by Lynn Mills



VOL. 1 NO. 3 EncinoSun JULY 8-14, 2006

Tapia Brothers farmstand is Valley’s last frontier

Brothers Tom and Felix honor three generation tradition


You just can’t seem to get a decent tomato at the supermarket anymore. And who has time (or space) to grow a vegetable garden?

Many of the farms and orchards that once characterized the San Fernando Valley have fallen victim to progress over the past six decades.

Yet, the Tapia brothers have remained firmly planted. As owners of the last produce farm left in Encino, brothers Tom and Felix Tapia have become the Valley’s personal gardeners.

Located on Hayvenhurst between the 101 Freeway and Burbank Boulevard, Tapia Brothers is surrounded by million dollar homes to the south and golf courses to the north. And the farm is still thriving despite two major supermarkets located just three blocks away.

Housewives with kids, commuters in suits on their way home from work and nostalgic retirees still shop at the Tapia’s farmstand for fresh produce – sometimes with groceries from the supermarket stashed away in their trunks.

Customers delight in their field-ripened strawberries and tomatoes. Corn is their biggest crop – the only one they send to market.

“ We grow most all our vegetables: corn, tomatoes, beans, squash, peppers, cucumbers, whatever vegetable you see here, we grow ourselves,” says Tom. The brothers lack an orchard of their own, but they insist on selling only locally grown tree fruit.

The farmstand is rustic and authentic, not kitschy. A cage of surprisingly beautiful roosters and a pheasant with vibrant feathers add to the countrified feel. Across Hayvenhurst, you can see 70 acres of farmland; the Tapias own another 30 acres at White Oak and Victory, as well as pumpkin fields near Lancaster.

For many families, Tapia Brothers is part of a holiday tradition. They come for Halloween pumpkin picking. And for the fire-roasted corn, cider and vintage farm wagons. A giant fiberglass pumpkin is a great photo op and is usually crawling with children. It doesn’t stop there - the Tapias borrow animals from Antelope Valley ranches for a petting zoo, and even erect a spookhouse and maze.

In December, customers tramp through a forest of Christmas trees and sawdust, warming themselves with hot cocoa as they search for the perfect tree.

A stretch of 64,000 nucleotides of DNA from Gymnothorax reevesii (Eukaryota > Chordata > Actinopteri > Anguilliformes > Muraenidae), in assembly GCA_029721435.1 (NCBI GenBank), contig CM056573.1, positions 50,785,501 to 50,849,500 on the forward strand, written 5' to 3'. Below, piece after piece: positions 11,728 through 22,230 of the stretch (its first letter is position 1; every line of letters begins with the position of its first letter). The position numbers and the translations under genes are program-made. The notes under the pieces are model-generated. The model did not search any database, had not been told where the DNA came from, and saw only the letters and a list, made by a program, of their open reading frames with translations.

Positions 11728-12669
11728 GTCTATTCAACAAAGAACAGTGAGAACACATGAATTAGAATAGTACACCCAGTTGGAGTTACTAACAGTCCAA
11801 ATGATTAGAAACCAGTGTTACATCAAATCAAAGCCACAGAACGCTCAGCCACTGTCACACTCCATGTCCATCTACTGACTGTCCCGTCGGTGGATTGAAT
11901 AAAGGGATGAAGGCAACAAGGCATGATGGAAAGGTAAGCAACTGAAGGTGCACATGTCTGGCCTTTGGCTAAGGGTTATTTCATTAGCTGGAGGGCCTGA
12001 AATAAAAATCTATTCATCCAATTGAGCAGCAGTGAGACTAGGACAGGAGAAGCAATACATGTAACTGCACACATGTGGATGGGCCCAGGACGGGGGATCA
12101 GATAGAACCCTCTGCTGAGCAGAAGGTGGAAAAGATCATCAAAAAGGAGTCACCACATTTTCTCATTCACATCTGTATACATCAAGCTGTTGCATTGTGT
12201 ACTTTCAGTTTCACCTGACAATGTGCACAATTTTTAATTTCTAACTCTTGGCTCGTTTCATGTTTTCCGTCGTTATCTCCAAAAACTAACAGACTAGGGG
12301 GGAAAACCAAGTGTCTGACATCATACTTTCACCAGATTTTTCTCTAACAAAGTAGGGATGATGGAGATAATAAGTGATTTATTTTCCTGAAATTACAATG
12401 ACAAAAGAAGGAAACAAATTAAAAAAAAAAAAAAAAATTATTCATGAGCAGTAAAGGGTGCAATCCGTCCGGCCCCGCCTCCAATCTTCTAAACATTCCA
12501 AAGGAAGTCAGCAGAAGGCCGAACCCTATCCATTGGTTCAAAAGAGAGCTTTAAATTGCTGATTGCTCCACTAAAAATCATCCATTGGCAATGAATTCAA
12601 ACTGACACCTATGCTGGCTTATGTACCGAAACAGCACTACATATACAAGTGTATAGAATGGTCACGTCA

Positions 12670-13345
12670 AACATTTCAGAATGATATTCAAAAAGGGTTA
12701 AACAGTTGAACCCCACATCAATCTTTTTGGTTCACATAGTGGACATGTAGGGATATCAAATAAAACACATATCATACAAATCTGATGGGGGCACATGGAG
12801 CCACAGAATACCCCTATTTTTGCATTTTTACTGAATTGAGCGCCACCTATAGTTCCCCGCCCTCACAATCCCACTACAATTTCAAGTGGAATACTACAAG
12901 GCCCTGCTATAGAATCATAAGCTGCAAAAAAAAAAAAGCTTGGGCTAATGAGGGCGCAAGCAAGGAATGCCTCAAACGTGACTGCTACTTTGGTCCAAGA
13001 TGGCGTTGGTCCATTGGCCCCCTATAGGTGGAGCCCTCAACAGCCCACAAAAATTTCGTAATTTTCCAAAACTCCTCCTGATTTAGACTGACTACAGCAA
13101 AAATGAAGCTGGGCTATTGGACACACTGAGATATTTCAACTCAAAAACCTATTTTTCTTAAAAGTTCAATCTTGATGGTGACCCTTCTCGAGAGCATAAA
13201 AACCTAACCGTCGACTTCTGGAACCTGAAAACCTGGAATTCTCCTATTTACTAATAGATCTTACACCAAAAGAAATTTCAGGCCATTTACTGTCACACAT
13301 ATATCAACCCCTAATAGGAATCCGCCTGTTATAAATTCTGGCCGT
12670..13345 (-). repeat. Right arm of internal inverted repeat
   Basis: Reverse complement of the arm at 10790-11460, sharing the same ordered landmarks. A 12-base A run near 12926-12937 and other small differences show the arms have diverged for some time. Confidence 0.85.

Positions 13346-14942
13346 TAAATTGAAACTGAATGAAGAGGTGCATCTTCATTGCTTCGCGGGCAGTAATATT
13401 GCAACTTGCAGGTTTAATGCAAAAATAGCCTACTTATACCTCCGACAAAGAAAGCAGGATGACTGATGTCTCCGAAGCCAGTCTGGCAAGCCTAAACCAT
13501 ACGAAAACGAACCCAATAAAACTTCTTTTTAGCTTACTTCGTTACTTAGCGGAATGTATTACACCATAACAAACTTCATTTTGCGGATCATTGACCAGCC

The Tapia family has been farming in the San Fernando Valley for three generations.

Tom Tapia grew up on the family ranch nearby (Lake Balboa sits there now), and he and his brothers graduated from Notre Dame High School in Sherman Oaks. evelopment squeezed them out, so they moved to Valencia– wide open land at the time. They lasted there 12 years, until Valencia grew. In 1984, Tom and Felix bought the present site, formerly Maria’s Cornstand, built in the early 1970s.

Tom says people have offered to buy them out, but the Tapias don’t own the land. It’s part of the Sepulveda Basin flood control project and they lease it from the Army Corps of Engineers. The Sepulveda Basin is home to acres of parks, golf courses, bike paths, hiking trails and wetlands.

“Right now we’re safe, because they can’t do much development other than parks and golf courses. I think they’ve already built enough parks — for now,” says Tom.

Being in a flood zone makes winter growing impossible. The cornfield at White Oak and Victory is nicknamed the “hole” because it fills up with water during winter rains. The water leaves the soil rich, but loaded with trash and debris carried by the Los Angeles River.

“When the water recedes, we’re stuck with Styrofoam cups, plastic… it’s just a mess. It takes us days to clean it out, and then we have to plow under,” says Tom.

Pesticide regulations, water costs, and runoff water monitoring make it tough for the small farmer, he notes. Traffic is one of their biggest problems. “We’ve got to get out to the field early and when we try to bring our crops back over here to pack, just crossing the street here at Hayvenhurst is a nightmare.”

Despite the drawbacks – and against the odds – the Tapias haven’t given up their way of life.

“I’m an outdoors person. I would never want to sit at a desk or in front of a computer all day,” Tom says. “You get a lot of satisfaction planting something, taking care of it, watching it grow, harvesting it and watching other people enjoy eating it.”

Many customers have been coming to the farmstand since it was Maria’s.

“It’s wonderful!” enthuses Juliette Hamille, a customer for over 20 years. “It reminds me of the farm I grew up on in France.” She looks wistfully across Hayvenhurst at the crops. “I like to watch them grow. I want to walk through their fields. I would love to go there and dig and plant.”

Sadly, the next Tapia generation isn’t interested in continuing the tradition. “Once we retire, that’s it,” says Tom. “I don’t think anybody’s going to follow in our footsteps. It’s a tough business.”

He surveys his fi elds with satisfaction. “It’s a hard life. But it’s a good life, too.”

Tapia Brothers is open 9:00 a.m. to 6:00 p.m. Monday through Saturday, and 9:00 to 5:00 or 6:00 on Sunday.